REPRESENTATIVE ARISTOCRATIC GARDEN
Baroque Grounds Facility
Order and Symmetry
In the Arkenstede manor, the Cloppenburg Open-air Museum in Lower Saxony has a residence of nobility from the end of the 17th century, which has been in the possession of aristocratic families from the Munster and Osnabrück area. Upon crossing the wooden bridge, visitors enter the world of the upper class. The symmetrically designed facility in front the manor is not a reconstruction of the garden formerly associated with Arkenstede manor. It is an exemplary representation of an aristocratic garden, which should agree with the zeitgeist and taste in gardens from the 17th and early 18th centuries.
The nobility of northwestern Germany presented themselves at the cultural height of the times in the 17th and 18th centuries and wanted to lead ideal lives in their manors and properties. The French style was the measure of garden landscaping for the strong European preconceptions and was en vogue. This representative baroque-style garden was developed to completion (Vaux-le-Vicomte in Versailles) under the direction of the French landscaper, André Le Nôtre (1613-1700). Even the nobility residing in the country wanted to move with the times, took on design elements from this style and thereby became cultural motivators for the region, in particular for the prosperous upper class of the farms.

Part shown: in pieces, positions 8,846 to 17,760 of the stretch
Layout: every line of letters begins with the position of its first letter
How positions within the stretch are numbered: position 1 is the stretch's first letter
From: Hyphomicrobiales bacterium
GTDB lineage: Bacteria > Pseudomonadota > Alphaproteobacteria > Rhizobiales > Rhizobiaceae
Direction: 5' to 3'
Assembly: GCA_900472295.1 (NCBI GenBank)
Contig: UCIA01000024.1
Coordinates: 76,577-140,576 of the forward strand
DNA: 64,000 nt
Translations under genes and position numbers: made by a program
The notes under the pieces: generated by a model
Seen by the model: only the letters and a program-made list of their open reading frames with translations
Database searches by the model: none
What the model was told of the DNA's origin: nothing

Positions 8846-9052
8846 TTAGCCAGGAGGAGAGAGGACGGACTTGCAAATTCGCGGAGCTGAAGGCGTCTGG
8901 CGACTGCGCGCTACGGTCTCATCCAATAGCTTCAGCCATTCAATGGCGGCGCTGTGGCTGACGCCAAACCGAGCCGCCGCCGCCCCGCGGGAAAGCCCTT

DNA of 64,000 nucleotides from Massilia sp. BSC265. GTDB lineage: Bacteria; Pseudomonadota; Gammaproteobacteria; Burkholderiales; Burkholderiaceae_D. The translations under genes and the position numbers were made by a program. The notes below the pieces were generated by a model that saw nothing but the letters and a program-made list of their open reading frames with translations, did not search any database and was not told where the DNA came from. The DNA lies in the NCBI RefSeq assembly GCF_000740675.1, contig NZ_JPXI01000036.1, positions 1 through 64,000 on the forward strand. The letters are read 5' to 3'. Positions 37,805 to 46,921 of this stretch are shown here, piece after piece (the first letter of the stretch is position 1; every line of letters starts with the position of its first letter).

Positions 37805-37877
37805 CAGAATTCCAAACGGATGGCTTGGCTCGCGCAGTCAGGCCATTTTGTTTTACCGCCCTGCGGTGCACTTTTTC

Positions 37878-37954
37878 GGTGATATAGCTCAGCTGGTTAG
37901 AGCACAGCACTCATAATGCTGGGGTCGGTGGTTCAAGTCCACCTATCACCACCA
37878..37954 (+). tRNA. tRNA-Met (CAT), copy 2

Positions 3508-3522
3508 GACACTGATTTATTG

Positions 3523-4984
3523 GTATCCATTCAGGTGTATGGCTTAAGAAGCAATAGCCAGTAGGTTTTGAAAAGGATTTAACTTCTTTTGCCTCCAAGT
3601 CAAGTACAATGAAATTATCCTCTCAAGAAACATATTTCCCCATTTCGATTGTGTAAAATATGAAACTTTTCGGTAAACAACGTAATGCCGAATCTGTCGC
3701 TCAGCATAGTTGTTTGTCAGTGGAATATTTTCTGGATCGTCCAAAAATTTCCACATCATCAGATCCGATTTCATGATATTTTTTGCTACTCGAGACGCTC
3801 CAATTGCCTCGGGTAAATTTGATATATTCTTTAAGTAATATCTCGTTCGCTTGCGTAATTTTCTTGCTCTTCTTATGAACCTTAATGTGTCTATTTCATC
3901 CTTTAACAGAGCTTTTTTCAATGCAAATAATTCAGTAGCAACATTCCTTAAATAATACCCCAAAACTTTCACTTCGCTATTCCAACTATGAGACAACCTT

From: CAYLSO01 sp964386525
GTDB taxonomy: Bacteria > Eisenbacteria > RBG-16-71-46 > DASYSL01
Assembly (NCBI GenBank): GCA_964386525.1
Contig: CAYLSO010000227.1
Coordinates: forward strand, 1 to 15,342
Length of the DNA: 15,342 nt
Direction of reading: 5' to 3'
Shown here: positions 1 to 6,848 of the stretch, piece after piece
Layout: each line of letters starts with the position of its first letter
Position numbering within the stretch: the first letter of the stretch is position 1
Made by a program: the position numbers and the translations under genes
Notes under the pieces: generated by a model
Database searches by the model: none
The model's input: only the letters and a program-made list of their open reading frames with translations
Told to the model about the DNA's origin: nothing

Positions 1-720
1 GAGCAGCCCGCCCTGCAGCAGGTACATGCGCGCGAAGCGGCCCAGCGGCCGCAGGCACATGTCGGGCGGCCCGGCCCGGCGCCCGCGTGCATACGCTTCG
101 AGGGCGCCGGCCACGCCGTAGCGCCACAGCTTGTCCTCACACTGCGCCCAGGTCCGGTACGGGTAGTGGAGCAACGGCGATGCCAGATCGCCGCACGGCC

The English Grounds
According to the preset ground rules for baroque gardens, a garden should always appear larger than it is and belong to the garden area in proximity to a building. The grounds: The distance of the view and the limitlessness of the sky should be enjoyable from the building. Four different types of grounds have been acknowledged, of which the garden presented here is the simplest form. The so-called “English Grounds”, or lawns, were only sub-divided into the lawn areas and separated by rock paths. Lawns become more popular during the first half of the 18th century. They were inexpensive and required the least maintenance, since the blooming plants did not need to be changed time and again. Ornamental plants like the ball-shaped, cut shrubs decorated the boundaries of the oblong grounds facility.
Moats and ponds, often found in northern Germany, were arranged according to the axial system, so that the compulsory structures appeared to be an intentional, aesthetic design. In special places across the lawn, terra cotta tubs with exotic plants provided additional decoration for the garden.
Many baroque gardens were re-designed towards the end of the 18th century into English-style landscapes. In this, the noble families followed the new fashion in gardens, moving away from the strict baroque symmetry towards the creation of “beautiful landscapes”.